Femoral nerve dysfunction
Femoral nerve dysfunction is a loss of movement or sensation in parts of the legs due to damage to the femoral nerve.
Neuropathy - femoral nerve; Femoral neuropathy
The femoral nerve is located in the pelvis and the leg. It helps the muscles move the hip and straighten the leg. It provides feeling (sensation) to the front of the thigh and part of the lower leg.
A nerve is made up of many fibers, called axons, surrounded by insulation, called the myelin sheath.
Damage to any one nerve, such as the femoral nerve, is called mononeuropathy. Mononeuropathy usually means there is a local cause of damage to a single nerve. Disorders that involve the entire body (systemic disorders) can also cause isolated nerve damage to one nerve at a time (such as occurs with mononeuritis multiplex).
More common causes of femoral nerve dysfunction are:
- Direct injury (trauma)
- Prolonged pressure on the nerve
- Compression or entrapment of the nerve by nearby parts of the body or disease-related structures (such as a tumor or abnormal blood vessel)
The femoral nerve can be also be damaged from any of the following:
- A broken pelvis bone
- A catheter placed into the femoral artery in the groin
- Diabetes, which can cause widespread nerve damage
- Internal bleeding in the pelvis or belly area (abdomen)
- Lying on the back with the thighs and legs flexed and turned (lithotomy position) during surgery or diagnostic procedures
- Tight or heavy waist belts
Symptoms may include any of the following:
Exams and Tests
The health care provider will ask about your symptoms and examine you. This will include an exam of the nerves and muscles in your legs.
The exam may show that you have:
- Weakness when you straighten the knee or bend at the hip
- Sensation changes at the front of the thigh or in the foreleg
- An abnormal knee reflex
- Smaller than normal quadriceps muscles on the front of the thigh
Tests that may be done include:
- Electromyography (EMG)
- Nerve conduction tests (NCV), usually done at the same time as an EMG
- MRI to check for masses or tumors
Your doctor may order additional tests, depending on your medical history and symptoms. Tests may include blood tests, x-rays, and other imaging tests.
Your provider will try to identify and treat the cause of the nerve damage. You'll be treated for any medical problems (such as diabetes or bleeding in the pelvis) that may be causing the nerve damage. In some cases, the nerve will heal with treatment of the underlying medical problem.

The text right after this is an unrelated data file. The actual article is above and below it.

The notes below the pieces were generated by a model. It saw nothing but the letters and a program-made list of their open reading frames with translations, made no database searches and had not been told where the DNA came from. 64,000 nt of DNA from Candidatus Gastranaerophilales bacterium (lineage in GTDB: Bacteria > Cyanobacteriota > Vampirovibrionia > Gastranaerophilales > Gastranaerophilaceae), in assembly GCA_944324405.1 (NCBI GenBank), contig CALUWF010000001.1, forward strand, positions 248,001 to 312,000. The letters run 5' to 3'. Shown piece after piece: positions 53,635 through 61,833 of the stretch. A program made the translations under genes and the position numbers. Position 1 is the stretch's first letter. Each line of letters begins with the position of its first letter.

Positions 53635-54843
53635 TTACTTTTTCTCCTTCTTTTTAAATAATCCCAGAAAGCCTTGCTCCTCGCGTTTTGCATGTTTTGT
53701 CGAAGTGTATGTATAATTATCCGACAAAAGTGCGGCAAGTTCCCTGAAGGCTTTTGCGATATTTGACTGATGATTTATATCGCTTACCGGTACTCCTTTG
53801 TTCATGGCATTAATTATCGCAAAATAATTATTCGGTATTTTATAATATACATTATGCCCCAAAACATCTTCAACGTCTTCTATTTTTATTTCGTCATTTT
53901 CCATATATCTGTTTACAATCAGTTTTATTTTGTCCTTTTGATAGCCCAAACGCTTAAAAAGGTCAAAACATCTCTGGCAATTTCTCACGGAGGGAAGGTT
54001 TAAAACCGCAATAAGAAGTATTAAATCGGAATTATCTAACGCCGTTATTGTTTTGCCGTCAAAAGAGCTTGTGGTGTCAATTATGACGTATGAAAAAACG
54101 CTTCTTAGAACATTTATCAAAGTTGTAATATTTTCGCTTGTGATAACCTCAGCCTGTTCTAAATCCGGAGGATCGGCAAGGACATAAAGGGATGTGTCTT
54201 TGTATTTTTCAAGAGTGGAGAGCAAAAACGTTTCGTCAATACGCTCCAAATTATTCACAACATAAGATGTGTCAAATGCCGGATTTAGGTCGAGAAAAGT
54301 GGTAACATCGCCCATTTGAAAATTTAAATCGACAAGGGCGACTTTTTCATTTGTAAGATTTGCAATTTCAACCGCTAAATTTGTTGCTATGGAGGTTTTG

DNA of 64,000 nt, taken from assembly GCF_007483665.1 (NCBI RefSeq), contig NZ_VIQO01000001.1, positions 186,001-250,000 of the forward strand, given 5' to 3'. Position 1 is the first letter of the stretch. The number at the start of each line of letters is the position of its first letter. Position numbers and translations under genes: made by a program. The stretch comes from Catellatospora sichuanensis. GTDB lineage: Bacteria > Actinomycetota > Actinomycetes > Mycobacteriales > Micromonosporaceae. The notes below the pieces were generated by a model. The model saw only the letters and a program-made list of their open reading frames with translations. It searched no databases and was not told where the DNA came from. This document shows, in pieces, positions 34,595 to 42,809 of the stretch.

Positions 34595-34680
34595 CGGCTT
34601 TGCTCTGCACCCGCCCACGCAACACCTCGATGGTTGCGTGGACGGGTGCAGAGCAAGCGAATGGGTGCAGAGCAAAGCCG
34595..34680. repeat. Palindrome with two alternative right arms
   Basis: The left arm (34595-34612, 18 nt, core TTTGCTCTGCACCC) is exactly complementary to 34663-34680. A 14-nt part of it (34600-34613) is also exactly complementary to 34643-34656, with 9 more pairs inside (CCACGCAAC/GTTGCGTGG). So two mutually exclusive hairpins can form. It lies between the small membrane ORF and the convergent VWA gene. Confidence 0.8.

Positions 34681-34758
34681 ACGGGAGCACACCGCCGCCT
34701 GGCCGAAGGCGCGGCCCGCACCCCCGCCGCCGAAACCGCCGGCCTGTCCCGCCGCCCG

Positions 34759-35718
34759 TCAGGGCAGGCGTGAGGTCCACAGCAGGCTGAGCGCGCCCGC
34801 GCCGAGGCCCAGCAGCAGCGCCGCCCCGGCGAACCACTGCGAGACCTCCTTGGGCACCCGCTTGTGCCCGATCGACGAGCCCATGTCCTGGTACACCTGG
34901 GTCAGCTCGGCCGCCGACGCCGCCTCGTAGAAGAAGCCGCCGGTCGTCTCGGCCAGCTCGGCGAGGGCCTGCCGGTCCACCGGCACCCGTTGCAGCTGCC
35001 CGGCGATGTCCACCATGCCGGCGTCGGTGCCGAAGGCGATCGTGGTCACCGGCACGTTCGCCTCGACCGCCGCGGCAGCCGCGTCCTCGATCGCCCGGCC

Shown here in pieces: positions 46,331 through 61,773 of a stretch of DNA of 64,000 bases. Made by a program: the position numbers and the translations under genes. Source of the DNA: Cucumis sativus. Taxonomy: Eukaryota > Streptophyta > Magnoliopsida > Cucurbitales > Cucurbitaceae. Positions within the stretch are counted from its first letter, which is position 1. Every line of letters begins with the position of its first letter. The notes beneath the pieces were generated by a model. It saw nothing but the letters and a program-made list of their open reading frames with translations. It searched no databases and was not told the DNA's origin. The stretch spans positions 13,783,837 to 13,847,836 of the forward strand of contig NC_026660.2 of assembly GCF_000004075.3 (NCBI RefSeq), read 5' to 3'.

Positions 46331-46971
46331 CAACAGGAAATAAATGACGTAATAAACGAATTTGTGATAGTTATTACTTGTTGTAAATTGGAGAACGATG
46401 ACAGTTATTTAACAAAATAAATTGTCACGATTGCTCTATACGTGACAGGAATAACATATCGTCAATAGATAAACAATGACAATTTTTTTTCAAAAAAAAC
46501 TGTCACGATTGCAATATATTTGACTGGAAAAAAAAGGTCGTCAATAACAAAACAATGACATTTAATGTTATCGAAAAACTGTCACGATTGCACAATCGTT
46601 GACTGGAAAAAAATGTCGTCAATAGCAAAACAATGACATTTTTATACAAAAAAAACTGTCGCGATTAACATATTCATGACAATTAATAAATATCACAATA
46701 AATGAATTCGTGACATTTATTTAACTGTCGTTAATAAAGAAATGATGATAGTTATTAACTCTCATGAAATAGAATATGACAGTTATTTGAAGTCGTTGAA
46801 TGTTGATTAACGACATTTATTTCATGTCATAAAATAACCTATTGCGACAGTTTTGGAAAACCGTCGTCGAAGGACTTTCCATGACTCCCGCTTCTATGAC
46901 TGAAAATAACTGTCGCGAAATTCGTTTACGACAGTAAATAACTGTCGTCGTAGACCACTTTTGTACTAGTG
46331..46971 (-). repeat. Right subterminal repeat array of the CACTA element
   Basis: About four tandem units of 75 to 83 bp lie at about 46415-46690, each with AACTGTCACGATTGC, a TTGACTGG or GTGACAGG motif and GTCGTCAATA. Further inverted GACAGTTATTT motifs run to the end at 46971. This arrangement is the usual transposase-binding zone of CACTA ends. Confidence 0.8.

Other treatments may include:
- Surgery to remove a tumor or growth that is pressing on the nerve.
- Medicines to relieve pain.
- Weight loss and change in lifestyle if diabetes or excess weight is contributing to the nerve damage.
In some cases, no treatment is needed and you'll recover on your own. If so, any treatment, such as physical therapy, is aimed at increasing mobility, maintaining muscle strength and independence while you recover. Braces or splints may be prescribed to help in walking.
If the cause of the femoral nerve dysfunction can be identified and successfully treated, it is possible to recover fully. In some cases, there may be partial or complete loss of movement or sensation, resulting in some degree of permanent disability.
Nerve pain may be uncomfortable and can continue for a long time. Injury to the femoral area may also injure the femoral artery or vein, which can cause bleeding and other problems.
Complications that may result include:
- Repeated injury to the leg that goes unnoticed due to loss of sensation
- Injury from falls due to muscle weakness
When to Contact a Medical Professional
Call your provider if you develop symptoms of femoral nerve dysfunction.
Craig EJ, Clinchot DM. Femoral neuropathy. In: Frontera WR, Silver JK, Rizzo TD Jr, eds. Essentials of Physical Medicine and Rehabilitation: Musculoskeletal Disorders, Pain, and Rehabilitation. 3rd ed. Philadelphia, PA: Elsevier Saunders; 2015:chap 54.
Waldman SD. Femoral neuropathy. In: Waldman SD, ed. Atlas of Uncommon Pain Syndromes. 3rd ed. Philadelphia, PA: Elsevier Saunders; 2015:chap 93.
Reviewed By: Joseph V. Campellone, MD, Division of Neurology, Cooper University Hospital, Camden, NJ. Review provided by VeriMed Healthcare Network. Also reviewed by David Zieve, MD, MHA, Isla Ogilvie, PhD, and the A.D.A.M. Editorial team.